The Common Uncommonly

All About Loyalty

A Good Cause

I’ve been thinking a lot about fundraising lately.  Mostly because I’m surrounded by it.  Phone calls from the Fraternal Order of So-and-So … piles of mailing labels with hummingbirds and flowers … heart-wrenching images of abused animals in pop-up ads … and soon, girls standing outside grocery stores pushing cookies.  You get the drift.

That’s a lot of competition for an ever-shrinking pool of dollars.

Of course, that sounds a lot like the business world these days too.  So as a marketing guy, I’m always interested in seeing how organizations position themselves as worthwhile recipients.  And some are much better than others.

Not that persuasiveness always matters.  Like many families, we have a list of causes – education, environment, poverty, animal protection, etc. – that receive regular donations.  We’ve researched these tried-and-true organizations and we know they are aligned with our values and interests, so we don’t shake up that list very often.  But we also do some discretionary giving when we find a deserving target, and that’s where we are as susceptible to good fundraising strategies as anyone else.

What I have noticed – only speaking for myself here – is that the old “tug at the heartstrings” approach is becoming less effective.  Not that I’m predisposed to melt at the sight of a fluffy little kitten anyway, but I’m increasingly pragmatic about what happens with my money when it becomes their money.  After all, when times are tough we all take a closer look at our own bottom lines… why wouldn’t we do the same when it comes to the organizations we support?

After thinking about what pitches make me likely to reach for my wallet, I’ve realized a pattern.  I tend to be more receptive to a funding request when I can answer “yes” to all of the following questions:

  1. Do I agree with their mission?  Does it resonate with me somehow, whether it’s practical or emotional?  Is it communicated well? 
  2. Do I know what my money will do?  Is there some sense of how my contribution helps the organization succeed?  Am I funding a cause or a back office?
  3. Are they making a reasonable request?  Is it easy for me to give, in terms of amounts, payment methods, and timeframes?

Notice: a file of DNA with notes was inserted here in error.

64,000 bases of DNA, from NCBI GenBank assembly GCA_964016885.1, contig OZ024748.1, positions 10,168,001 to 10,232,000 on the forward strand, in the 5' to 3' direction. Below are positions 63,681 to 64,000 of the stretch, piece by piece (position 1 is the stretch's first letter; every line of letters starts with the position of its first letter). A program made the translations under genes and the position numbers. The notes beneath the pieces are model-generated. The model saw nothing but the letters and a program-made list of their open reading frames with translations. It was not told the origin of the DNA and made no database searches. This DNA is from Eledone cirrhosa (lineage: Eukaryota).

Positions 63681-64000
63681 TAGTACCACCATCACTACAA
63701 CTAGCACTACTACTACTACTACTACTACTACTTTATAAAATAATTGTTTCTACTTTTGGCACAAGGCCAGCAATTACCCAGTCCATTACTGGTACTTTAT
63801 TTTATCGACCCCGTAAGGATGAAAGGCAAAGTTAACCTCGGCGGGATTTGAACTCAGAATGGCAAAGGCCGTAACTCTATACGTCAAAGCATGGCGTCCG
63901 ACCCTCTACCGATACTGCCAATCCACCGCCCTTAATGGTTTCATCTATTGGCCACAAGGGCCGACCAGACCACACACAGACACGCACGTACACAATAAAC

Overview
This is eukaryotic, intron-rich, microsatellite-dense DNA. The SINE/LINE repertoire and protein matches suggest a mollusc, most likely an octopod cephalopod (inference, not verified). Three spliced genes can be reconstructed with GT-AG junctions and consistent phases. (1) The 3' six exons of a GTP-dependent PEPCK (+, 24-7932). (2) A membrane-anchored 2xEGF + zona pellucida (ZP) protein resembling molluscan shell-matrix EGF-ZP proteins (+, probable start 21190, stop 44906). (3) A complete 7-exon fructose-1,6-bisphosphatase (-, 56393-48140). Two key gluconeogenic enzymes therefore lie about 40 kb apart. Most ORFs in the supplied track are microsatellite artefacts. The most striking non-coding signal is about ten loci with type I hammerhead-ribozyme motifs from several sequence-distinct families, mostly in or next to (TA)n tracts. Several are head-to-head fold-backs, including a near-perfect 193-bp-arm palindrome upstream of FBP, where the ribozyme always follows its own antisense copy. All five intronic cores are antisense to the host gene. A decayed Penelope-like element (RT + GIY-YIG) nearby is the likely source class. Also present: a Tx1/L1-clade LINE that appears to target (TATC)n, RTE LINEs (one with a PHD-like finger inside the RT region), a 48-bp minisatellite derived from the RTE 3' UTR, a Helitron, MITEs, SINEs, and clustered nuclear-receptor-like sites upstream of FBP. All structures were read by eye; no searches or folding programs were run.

That’s it.  That’s the trifecta.  It doesn’t have to be some world-changing initiative.  It doesn’t have to try to make me weep.  It can be serious or kitschy or bizarre.  Just as long as it does those three things. 

Of course, not everyone does.  For instance…

One out of three doesn’t cut the mustard for me.  Take the National Mustard Museum (yes, it’s real, and yes, it needs money).  I’m a big fan of mustard and think a museum is a great idea, mainly because I have a soft spot for trivia in all its wonderful forms.  But they’re fairly vague on their website about where the money goes, and the minimum donation to the museum is $25… Nope.

Two out of three might get you a cookie.  Like, say, the Girl Scouts.  Do I agree with their mission?  Absolutely.  Do I know what my money will do?  Not really, since the allocation of proceeds is apparently decided by local councils.  Is the request reasonable?  Those Thin Mints are pretty darn good, even at four bucks a pop.  So yeah, I’ll buy a box or two.

The challenge is making it three out of three.  Take a look at Lemonade: Detroit.  They’re documenting the resurgence of a great American city, a mission I can certainly get behind.  They are remarkably communicative when it comes to how funds get used.  And a $1 minimum donation is about as reasonable as you can get, especially when that buys you a frame of the film and a producer credit on IMDB.  Sign me up.

 

Now, I’m sure plenty of people will disagree with my criteria.  But that’s not the point.  The point is, there’s very little that distinguishes fundraising from regular old marketing.  You have to understand your customers’ motivations and you have to “sell” them something they want, whether it’s a warm fuzzy feeling or a box of cookies or a frame of a movie.

It’s a good learning opportunity. 

Marketers: you can learn a thing or two from fundraisers about selling intangibles.  People buy what makes them feel good.

Fundraisers: you should take a lesson from marketers when it comes to managing customer relationships.  Communication, transparency, innovation… these things get rewarded.

And everyone: next time you find a handful of change in your couch cushions or a buck in your back pocket — some money you didn’t miss when you didn’t have it — find a deserving cause and make someone’s day a little better.

Written by Tom Logue

February 29th, 2012 at 12:01 am

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